I had my own touring ball team of 20-somethings, the Toronto Ramones, and added Huffer by popular demand. While his saintly wife Carolyn likely disapproved of him careening around the province with juveniles and spending down time viewing, um, adult entertainment, we didn’t win a game until he joined. One victory came just hours after he and future Ottawa Sun scribe Don Brennan landed in the back of a police car for drinking in public. 

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In winter, Bruce embraced hockey, fiercely defending Canadian coaching from the Original Six era, distrustful of the post-’72 Russian influence. Whenever seeing Wayne Gretzky, he claimed to have been a No. 99 before the Great One and insisted on that number for all our Sun teams. 

Bruce always had a great story or memorable line about someone or something from all his childhood and early job locales in Morpeth, Dresden, Delhi, Norwich, Tillsonburg (where he started writing right out of high school), Chatham and London (he often broke into “fifty degrees in the City of Trees” from his radio days there).    

Raised on Ernie Harwell and the Detroit Tigers, he didn’t quite share Toronto’s love affair with the Jay and their “pregnant pigeon” logo, but like the rest of us, dutifully answered extension 2266 when John Robertson, our baseball columnist, caused deadline havoc by inviting avid readers to phone in with thoughts and poems about their favourite bluebird. 

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Pre-internet, Bruce had to field sports trivia questions when a bar fly called, walk some confused TV viewer through finding what channel had golf on, delight an Albanian soccer fan with a score via foreign wire or just give a shut-in a few moments to rant about the Leafs. Our real bane was bettors calling for late results at Woodbine and Mohawk, which Bruce effectively nipped by telling them we’d be arrested for giving that info over the phone.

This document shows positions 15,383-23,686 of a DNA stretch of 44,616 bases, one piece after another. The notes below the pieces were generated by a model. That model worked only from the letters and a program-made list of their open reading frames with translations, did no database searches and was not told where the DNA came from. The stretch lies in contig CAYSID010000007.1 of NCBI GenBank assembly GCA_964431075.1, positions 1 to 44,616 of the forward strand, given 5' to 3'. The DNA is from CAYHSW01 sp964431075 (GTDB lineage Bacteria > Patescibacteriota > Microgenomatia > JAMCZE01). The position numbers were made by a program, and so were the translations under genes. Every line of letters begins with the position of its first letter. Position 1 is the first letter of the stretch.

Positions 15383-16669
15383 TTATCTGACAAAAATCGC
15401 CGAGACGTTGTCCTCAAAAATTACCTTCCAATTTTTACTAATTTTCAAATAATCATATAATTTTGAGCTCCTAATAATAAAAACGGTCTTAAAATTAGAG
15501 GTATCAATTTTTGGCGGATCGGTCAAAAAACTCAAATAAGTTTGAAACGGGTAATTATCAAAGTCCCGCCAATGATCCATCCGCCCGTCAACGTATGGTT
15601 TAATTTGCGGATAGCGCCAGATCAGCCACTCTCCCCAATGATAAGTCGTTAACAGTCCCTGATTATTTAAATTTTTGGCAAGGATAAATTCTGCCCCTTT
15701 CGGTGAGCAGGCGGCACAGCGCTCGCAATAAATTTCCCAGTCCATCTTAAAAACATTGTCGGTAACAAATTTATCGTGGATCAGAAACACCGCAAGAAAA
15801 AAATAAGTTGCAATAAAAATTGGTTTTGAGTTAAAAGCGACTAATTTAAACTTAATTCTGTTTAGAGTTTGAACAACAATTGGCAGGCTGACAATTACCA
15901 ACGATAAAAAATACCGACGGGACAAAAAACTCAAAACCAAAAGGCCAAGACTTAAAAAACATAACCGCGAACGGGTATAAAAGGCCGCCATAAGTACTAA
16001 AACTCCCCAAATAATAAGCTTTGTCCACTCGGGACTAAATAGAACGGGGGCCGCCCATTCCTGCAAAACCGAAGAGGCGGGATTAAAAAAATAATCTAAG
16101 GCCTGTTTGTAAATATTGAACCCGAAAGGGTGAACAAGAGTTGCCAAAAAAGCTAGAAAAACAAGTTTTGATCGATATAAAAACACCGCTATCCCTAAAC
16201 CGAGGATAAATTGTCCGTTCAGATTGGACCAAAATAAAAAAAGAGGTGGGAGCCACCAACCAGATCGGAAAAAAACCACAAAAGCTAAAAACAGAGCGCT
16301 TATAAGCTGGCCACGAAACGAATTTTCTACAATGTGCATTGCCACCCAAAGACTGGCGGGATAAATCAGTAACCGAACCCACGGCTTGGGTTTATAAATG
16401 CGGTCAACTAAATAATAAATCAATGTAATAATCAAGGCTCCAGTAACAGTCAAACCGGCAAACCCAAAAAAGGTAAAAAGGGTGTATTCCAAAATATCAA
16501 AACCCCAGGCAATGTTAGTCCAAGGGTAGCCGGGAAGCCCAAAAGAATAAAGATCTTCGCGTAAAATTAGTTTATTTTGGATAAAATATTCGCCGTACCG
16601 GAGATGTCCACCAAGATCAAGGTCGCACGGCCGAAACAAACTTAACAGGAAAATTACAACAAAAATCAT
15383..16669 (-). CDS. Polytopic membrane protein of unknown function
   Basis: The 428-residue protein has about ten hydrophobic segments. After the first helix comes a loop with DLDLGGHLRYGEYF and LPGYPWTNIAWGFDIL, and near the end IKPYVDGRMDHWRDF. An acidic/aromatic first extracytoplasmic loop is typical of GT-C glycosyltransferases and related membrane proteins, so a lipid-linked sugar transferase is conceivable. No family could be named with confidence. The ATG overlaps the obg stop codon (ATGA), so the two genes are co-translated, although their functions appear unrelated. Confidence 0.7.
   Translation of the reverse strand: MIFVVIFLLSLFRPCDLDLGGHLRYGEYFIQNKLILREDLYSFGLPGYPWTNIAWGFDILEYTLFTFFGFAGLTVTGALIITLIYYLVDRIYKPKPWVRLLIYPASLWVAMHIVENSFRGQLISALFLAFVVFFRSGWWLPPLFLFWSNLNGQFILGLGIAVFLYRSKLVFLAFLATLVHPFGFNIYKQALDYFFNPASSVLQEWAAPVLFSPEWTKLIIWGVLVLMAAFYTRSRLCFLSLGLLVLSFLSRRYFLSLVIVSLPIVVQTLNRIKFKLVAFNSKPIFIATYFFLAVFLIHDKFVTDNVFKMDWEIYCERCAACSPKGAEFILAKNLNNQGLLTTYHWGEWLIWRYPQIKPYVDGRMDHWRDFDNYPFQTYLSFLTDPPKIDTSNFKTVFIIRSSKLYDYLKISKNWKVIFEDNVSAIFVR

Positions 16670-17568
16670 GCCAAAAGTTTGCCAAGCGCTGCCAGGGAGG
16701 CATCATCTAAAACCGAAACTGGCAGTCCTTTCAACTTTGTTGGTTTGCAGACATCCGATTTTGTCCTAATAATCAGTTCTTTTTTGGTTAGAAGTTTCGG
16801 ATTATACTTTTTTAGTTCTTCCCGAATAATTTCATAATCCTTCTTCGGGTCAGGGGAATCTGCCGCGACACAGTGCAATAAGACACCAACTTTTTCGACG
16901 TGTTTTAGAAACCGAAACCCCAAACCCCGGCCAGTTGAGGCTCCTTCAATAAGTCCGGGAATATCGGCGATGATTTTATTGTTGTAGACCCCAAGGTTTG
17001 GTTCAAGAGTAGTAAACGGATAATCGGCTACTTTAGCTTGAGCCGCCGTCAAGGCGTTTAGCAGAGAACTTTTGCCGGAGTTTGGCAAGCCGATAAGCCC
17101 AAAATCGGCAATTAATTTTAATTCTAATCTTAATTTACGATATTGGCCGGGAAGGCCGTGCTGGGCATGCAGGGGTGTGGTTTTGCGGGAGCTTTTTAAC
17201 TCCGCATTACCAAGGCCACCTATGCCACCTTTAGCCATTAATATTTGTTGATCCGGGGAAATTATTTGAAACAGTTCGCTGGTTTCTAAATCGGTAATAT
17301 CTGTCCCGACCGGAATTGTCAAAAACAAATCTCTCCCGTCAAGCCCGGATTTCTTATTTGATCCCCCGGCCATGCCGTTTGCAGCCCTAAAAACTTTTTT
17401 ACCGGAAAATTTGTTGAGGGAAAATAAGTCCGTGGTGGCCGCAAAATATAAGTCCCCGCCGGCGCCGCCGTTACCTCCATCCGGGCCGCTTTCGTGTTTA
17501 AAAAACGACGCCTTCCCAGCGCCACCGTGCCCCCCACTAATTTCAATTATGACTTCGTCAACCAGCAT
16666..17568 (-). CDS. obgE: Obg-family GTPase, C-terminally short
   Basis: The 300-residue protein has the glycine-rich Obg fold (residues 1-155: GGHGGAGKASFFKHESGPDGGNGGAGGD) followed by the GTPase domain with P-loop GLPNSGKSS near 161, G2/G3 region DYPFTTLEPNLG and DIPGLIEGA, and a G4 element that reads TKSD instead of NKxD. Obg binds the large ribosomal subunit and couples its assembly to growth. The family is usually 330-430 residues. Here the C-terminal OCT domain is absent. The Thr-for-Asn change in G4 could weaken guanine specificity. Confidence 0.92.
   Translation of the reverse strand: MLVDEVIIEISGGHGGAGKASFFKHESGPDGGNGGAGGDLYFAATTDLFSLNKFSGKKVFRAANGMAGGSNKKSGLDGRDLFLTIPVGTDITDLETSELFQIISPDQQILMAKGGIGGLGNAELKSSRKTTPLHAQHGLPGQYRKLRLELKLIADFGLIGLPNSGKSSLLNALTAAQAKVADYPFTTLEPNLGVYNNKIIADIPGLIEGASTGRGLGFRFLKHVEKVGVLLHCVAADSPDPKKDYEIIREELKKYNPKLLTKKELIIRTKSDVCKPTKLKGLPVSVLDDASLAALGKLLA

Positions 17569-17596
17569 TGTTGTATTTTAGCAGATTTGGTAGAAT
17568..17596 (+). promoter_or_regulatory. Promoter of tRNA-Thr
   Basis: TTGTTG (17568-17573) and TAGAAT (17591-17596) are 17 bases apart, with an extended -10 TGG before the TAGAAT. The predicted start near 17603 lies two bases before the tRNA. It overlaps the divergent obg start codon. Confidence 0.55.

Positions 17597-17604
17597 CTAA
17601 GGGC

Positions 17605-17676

After first edition was put to bed, Bruce and Rolf led the charge to whatever King St. saloon was frequented by the Sun newsroom. Tables at The Domed Stadium, Winchester’s, Underground Railroad or our favourite haunt, Crooks/Upfront, were quickly filled with empty pint glasses and chicken wing bones as successive waves of desk and newshounds crammed in to read the first press run copies and beat 1 a.m. last call.    

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Crooks was owned by actor Dan Aykroyd and ex-cop Richard Kruk. Co-ball team managers Bruce and Rolf secured sponsorship and new uniforms in a late-night call from the bar to Norway where Dan and Chevy Chase were filming Spies Like Us. Crooks’ staff considered Bruce on a celebrity level as any VIP dropping in. He’d play along, purporting to be Dr. Lamb, whose handsome Sun head shot topped a medical advice column. Bruce enjoyed signing Lamb’s page for a group of unwitting Australian women with “I’m good for what ails you”. 

But a certain rogue writer/Crook’s regular held a personal view that the elderly should be culled from the herd so to speak to curtail government spending. Whenever we saw the guy come through the door, we’d playfully throw a coat over Huffer’s head as a precaution. 

Bruce just put –30 – at the bottom of his life’s work, making it to 90 despite recent health concerns. As his wonderful Free Press obit said, he didn’t just report sports, he lived it. And many of us are much better for it.